Megan Reid graduated from MSc Publishing at Edinburgh Napier University last year and works as a Bookseller for Blackwell’s Bookshop.
I’ve worked as a Bookseller for a number of years, starting as a Seasonal Bookseller for Waterstones and now working at the Blackwell’s flagship store on South Bridge. Working for two national book chains, I can honestly say that the knowledge you gain and the experience you develop while working in a bookshop gives you a real insight into the book industry that you can’t get anywhere else.
A day in the life of a bookseller involves lots of different tasks. These can include writing recommendations, shelving new stock, checking how the titles in your section are performing, and of course selling books.
Engaging with customers takes priority and is definitely the best part of the job – especially when someone comes up to the till holding books from a promo table that you’ve just hand-picked the titles for, or when you recommend a book that you know someone will really enjoy. In December, most customers are buying books as gifts and beautiful gift edition books always sell really well. Waterstones Book of The Year The Fox and the Star by Coralie Bickford-Smith – a beautifully illustrated children’s story – was a real standout for me this year.
However, some customers love to make your job difficult and you do get some very vague (and hilarious) questions. This one is not uncommon:
I read a book a while ago and I lost my copy so I’d like to buy another one. I can’t remember the title or the author, but it was blue. Do you have it?
When you actually work out which book it is that they’re looking for though, and manage to track it down, it is very satisfying!
While it’s not exactly a job in publishing, working as a Bookseller is a great route into the industry and allows you to see the books you would be editing, marketing or designing, as a final product. It gives you a real insight into the book marketplace, and as you engage directly with customers you develop an understanding of what the market really wants. From experience, having a background in bookselling is something that publishers actively look for and demonstrates that you understand the journey of the book – from concept to proofs (which booksellers get to read) to end product.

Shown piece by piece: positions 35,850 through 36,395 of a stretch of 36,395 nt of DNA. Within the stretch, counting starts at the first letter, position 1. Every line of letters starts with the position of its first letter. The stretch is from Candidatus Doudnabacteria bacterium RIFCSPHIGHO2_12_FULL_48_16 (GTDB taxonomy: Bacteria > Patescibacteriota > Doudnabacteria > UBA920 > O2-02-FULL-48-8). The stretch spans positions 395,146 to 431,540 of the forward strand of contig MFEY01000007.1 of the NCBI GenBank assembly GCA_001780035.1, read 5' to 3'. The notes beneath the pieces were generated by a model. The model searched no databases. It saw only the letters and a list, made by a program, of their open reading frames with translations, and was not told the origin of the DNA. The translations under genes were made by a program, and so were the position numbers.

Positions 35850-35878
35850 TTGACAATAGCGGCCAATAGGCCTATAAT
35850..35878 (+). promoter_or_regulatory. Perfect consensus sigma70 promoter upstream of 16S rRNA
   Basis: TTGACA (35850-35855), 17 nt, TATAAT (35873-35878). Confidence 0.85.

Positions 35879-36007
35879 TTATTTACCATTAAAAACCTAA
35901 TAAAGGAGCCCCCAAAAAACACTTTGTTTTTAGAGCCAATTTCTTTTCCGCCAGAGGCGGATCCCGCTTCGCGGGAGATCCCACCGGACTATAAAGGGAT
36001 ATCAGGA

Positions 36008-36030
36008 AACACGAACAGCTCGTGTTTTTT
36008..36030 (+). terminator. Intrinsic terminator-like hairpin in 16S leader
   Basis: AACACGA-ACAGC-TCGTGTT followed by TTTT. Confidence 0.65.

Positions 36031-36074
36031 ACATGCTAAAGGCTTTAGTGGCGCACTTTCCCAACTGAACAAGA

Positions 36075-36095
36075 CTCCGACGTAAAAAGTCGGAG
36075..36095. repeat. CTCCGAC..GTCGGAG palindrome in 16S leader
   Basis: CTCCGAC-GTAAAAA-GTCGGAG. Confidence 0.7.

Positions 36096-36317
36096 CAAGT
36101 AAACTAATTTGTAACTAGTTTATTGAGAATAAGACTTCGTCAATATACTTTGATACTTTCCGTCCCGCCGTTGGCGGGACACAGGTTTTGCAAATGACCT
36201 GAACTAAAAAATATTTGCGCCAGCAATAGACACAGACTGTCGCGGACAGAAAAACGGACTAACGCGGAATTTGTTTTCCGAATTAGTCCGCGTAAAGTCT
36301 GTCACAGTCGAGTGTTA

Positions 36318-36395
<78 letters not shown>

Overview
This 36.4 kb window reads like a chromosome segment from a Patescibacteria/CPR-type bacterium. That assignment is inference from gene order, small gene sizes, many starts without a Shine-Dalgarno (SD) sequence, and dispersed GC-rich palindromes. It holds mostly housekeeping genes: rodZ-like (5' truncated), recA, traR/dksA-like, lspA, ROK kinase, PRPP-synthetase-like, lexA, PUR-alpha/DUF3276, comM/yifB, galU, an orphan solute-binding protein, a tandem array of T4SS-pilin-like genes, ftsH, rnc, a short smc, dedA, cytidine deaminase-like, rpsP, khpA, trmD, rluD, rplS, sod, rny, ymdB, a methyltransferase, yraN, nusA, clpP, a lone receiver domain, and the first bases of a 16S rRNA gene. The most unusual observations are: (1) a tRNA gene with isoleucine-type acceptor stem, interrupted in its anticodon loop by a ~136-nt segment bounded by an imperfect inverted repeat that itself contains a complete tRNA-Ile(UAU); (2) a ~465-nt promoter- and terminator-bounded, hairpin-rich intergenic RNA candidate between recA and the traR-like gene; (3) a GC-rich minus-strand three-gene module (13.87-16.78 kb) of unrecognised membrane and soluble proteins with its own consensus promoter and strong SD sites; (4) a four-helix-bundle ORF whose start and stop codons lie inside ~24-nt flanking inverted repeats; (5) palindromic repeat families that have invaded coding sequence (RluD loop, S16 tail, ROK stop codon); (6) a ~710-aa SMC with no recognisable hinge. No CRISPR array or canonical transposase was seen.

You also get the opportunity to be involved with in-store events, such as author signings, children’s storytelling, and industry events such as World Book Night. One event that drew a huge crowd in Blackwell’s this month was Tuna the Dog’s book signing – some fans even flew over from Belgium especially to meet him and owner Courtney Dasher!
In my opinion, the most important thing to a bookshop is its staff. Having friendly and knowledgeable booksellers that can find exactly what book you’re looking for (and can recommend you another five books to go with it) is the key to keeping bookshops alive. With sales of print books reportedly on the rise, 2016 looks set to be a really positive year for both bookshops and the publishing industry.